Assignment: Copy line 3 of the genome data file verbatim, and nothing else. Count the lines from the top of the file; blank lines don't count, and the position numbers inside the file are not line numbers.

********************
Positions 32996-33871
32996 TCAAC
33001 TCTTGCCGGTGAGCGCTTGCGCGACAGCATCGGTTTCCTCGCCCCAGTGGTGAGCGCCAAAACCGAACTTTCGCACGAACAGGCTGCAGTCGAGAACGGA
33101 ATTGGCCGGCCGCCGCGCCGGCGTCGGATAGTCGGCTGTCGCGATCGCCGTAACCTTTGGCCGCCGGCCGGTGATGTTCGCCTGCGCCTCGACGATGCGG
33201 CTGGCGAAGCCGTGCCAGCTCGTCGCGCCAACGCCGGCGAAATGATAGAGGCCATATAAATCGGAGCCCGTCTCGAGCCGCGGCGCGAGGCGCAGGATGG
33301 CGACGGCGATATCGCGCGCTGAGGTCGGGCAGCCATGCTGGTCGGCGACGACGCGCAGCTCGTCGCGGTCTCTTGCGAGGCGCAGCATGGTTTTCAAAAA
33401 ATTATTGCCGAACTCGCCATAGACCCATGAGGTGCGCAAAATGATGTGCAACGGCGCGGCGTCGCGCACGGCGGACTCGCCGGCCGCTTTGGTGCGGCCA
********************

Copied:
33001 TCTTGCCGGTGAGCGCTTGCGCGACAGCATCGGTTTCCTCGCCCCAGTGGTGAGCGCCAAAACCGAACTTTCGCACGAACAGGCTGCAGTCGAGAACGGA